Homelessness in this tropical Southern city has changed in the nearly three years since the area was keelhauled by Hurricane Katrina Aug. 29, 2005, and Southern Baptist ministries have adapted to the changes even as local church and associational leaders strategize ways to better meet changing needs.
NEW ORLEANS (BP) – Homelessness in this tropical Southern city has changed in the nearly three years since the area was keelhauled by Hurricane Katrina Aug. 29, 2005, and Southern Baptist ministries have adapted to the changes even as local church and associational leaders strategize ways to better meet changing needs.
Groups serving New Orleans’ homeless estimate there are about a thousand chronically homeless, living on the streets of the city. Another 2,400 are in some sort of homeless housing at any given time.
More live in abandoned housing, but these numbers are very difficult to estimate. Homeless advocates say the number of homeless people is double what it was before Katrina, yet the general population is perhaps half what it once was.
The make-up of the homeless individual also has changed. Only perhaps half the number of “traditional” homeless people – the possibly mentally ill, drug and/or alcohol abusers – are back in New Orleans. Many of the homeless are workers—legal or not—who didn’t expect to find housing so unaffordable when they arrived in post-Katrina New Orleans to work on construction projects.
Another segment of the homeless population consists of people trying to get back into their homes, damaged or nearly destroyed by the storm and the resulting levee breaches. Still more teeter on the brink of eviction because housing prices have dramatically increased since Katrina.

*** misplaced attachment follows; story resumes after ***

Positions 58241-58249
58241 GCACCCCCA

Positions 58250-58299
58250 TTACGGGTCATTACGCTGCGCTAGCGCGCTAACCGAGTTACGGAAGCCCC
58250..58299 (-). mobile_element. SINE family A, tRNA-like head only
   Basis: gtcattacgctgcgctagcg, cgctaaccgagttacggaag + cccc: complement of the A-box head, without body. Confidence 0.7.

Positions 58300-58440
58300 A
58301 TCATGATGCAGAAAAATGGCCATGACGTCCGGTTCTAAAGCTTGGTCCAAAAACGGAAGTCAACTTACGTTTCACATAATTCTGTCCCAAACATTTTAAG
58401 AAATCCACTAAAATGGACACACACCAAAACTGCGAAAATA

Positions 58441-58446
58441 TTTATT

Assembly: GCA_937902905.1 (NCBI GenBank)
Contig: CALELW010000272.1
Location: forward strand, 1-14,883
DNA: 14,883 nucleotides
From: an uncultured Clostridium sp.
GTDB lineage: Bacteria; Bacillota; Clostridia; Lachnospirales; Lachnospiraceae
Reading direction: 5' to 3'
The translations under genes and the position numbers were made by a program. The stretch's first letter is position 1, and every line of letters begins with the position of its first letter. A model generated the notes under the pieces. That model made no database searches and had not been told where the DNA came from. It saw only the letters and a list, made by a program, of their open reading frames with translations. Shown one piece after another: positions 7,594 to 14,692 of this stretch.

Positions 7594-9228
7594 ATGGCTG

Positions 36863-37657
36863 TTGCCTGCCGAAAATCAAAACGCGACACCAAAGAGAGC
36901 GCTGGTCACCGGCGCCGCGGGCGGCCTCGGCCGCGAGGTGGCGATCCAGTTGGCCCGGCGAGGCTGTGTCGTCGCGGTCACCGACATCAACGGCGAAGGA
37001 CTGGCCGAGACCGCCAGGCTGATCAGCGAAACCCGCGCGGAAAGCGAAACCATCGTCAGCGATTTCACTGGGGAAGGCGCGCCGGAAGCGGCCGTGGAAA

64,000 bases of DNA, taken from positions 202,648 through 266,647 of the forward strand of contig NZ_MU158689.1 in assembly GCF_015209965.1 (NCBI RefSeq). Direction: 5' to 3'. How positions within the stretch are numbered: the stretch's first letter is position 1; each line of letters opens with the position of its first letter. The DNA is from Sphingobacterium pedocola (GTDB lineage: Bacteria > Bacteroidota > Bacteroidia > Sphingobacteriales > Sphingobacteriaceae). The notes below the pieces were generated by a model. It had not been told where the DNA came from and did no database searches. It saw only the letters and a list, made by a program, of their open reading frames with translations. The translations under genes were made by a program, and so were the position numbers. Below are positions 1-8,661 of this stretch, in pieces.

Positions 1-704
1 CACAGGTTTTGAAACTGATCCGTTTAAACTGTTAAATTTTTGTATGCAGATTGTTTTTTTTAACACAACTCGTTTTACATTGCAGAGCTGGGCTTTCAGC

“This creates another opportunity for Southern Baptists to make a spiritual difference in New Orleans,” said David Crosby, chairman of the board of New Orleans Baptist Ministries, and pastor of First Baptist Church of New Orleans. “We are working on configuring a ministry for the homeless and disadvantaged in our city.
“We want to be part of a continuum of care that would take the homeless from emergency shelter through rehab to permanent housing or home ownership,” Crosby continued. “We are doing some planning and hoping to come up with something that will be a real contribution to the community.”
As Southern Baptists seek to make the most effective long-term impact on homelessness in New Orleans, the six-story Brantley Center, located in what was the city’s garment district, is up for sale. When Southern Baptists purchased the then-50-year-old building in the early 1960s, it became the fourth location of a continually expanding ministry to the homeless. Surrounded now by luxury condos and hotels, and no longer in an area where the homeless congregate, the center’s 250-bed emergency shelter and rehab program has been closed since Katrina.
In addition to shifting trends in New Orleans homelessness, the 100-year-old Brantley Center became too expensive to maintain with serious water, heating and power issues in addition to storm-related damage. The land on which the Brantley Center is located does have intrinsic value, however, because of the high-dollar revitalization that has taken place in the blocks around it. The North American Mission Board (NAMB) will distribute proceeds from the sale to homeless ministries operated by local and state Baptist partners in New Orleans.
“I think the storm provided a semicolon in this ministry so that we may retool for even greater effectiveness for the decades and needs that lie ahead,” said Tobey Pitman, a NAMB missionary, director of the Brantley Center since 1979, and a member of the New Orleans Baptist Ministries group.
Even as the praying, thinking, talking and strategizing are taking place, so is ministry.
NAMB’s three ministry centers in New Orleans – Carver, Rachel Sims and Friendship House – minister daily to the homeless, as do people from several local churches.
“We hand out water, blankets, hygiene kits – toothbrushes, soap, that type of thing,” said Kay Bennett, director of the Friendship House. “Last winter we’d go under the bridge with hot soup,” referring to the 200 or more people camped out in tents or other makeshift shelters under the I-10 overpass near Claiborne Avenue. “Whenever we receive things that can be used with the homeless, or things that might open a door to a Gospel witness, we pass them out.”